LAWRENCEVILLE — Landscaping was on the minds of the members of the Lawrenceville City Council on Monday night as the body adopted a new landscaping ordinance following recommendations from a local consultant.
David Manchester, a retired former groundscape manager with the Gwinnett County School System, reviewed the ordinance for the council and made suggestions of which plants should be used.
“Some of the trees mentioned in it should not be planted because they can become a nuisance,” he said.
Even native dogwoods, he said, can contract a fungus disease after a few years, so he recommended using a similar tree called the Chinese dogwood, which is immune to the fungus.
“They stand more upright than the native dogwood,” he said.
Pines trees also were recommended for planting.
“There are a few that provide good cover, such as the Virginia pine, which will grow just about anywhere,” he said.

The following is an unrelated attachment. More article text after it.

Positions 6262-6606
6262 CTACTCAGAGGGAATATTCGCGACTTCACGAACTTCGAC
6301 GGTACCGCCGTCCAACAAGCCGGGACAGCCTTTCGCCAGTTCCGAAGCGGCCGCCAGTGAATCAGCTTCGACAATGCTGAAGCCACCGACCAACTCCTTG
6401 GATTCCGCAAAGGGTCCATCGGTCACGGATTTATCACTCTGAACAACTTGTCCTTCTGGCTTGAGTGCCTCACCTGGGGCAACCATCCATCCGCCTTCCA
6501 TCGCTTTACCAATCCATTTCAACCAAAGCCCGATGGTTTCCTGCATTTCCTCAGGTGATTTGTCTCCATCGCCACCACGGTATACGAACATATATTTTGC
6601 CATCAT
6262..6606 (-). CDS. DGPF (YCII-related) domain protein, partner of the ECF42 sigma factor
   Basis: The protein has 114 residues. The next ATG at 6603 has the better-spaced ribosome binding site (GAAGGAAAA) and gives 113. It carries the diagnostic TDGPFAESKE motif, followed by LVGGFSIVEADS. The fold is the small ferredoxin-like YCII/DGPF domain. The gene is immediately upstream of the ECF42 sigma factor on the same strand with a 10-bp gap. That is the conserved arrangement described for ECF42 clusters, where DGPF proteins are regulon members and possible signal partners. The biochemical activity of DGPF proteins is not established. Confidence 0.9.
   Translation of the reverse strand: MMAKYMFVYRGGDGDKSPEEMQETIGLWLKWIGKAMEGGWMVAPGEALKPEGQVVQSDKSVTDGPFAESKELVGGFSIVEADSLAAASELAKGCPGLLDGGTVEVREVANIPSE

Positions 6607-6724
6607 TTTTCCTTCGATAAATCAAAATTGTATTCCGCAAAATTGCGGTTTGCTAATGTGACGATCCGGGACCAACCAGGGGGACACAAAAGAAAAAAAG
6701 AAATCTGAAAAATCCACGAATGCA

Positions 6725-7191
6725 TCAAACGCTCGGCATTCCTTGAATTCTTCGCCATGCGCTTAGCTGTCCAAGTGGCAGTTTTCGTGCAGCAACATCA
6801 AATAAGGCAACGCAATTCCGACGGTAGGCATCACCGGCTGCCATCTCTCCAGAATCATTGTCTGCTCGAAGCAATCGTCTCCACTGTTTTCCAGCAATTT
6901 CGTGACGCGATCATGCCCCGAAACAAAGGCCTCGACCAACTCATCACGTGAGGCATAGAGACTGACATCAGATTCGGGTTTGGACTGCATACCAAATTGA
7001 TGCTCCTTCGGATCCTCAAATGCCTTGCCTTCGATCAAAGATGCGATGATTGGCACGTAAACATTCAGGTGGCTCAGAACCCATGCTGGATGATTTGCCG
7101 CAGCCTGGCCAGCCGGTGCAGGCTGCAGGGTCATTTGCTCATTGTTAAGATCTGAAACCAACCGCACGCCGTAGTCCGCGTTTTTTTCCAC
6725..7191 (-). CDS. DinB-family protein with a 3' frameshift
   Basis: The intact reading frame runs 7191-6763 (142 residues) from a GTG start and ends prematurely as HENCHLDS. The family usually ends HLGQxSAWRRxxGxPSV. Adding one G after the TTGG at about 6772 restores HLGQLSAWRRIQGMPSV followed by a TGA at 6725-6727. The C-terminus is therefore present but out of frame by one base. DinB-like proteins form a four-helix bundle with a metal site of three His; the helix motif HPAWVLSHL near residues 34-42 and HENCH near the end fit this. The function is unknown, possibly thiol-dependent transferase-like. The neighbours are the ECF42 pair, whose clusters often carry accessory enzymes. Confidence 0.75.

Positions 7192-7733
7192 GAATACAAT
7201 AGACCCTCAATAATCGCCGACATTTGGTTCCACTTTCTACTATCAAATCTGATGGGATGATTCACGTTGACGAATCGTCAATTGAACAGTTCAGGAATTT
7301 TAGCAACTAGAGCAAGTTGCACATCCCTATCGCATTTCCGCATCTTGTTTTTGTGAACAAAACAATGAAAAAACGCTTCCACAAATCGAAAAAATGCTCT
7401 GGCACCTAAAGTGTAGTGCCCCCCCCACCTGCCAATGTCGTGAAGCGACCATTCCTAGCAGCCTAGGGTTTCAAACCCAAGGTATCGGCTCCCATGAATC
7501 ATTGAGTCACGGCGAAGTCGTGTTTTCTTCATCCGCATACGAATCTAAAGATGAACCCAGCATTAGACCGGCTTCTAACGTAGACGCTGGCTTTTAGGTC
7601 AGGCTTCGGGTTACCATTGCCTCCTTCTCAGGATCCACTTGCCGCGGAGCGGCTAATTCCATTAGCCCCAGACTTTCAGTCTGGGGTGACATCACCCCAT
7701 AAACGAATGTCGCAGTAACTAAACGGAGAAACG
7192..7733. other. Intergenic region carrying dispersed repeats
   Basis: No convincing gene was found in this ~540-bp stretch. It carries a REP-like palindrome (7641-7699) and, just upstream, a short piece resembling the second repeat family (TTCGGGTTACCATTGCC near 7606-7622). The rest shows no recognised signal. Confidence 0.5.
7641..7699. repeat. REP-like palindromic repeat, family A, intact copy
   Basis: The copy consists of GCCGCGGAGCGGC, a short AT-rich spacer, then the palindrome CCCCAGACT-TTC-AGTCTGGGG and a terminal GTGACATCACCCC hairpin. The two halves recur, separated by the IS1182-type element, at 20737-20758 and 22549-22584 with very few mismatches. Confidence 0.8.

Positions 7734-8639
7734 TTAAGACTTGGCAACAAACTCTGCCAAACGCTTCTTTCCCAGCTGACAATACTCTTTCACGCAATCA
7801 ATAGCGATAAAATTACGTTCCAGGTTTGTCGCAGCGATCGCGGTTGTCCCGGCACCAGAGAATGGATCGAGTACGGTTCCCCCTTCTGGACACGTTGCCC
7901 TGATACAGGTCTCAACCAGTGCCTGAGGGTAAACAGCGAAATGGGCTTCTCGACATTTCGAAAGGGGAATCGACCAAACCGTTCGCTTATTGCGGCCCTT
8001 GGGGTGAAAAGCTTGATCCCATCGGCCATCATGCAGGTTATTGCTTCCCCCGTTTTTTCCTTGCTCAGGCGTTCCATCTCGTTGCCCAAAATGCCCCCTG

He further suggested using pines as part of a buffer with other trees and plants.
Manchester agreed to send his recommendations in written form to Josh Ferguson, director of planning and zoning.
In other business, the council:
• Allowed for the construction of an EMC sign requested by Anytime Lawrenceville bail bonding company at 771 Buford Drive. The sign is not to be larger than 64 square feet, and must be set back from the road by at least two feet.
•Agreed to the following consent agenda purchases: $9,900 for mapping software for the police department; $159,078 for gas department relief valves and regulators; $71,722 for telemetry equipment; $290,170 for commercial demand and residential meters, and modules for the Electric Department; and $3,434 per month for janitorial services for City Hall.
• Proclaimed March 2014 as American Red Cross Month.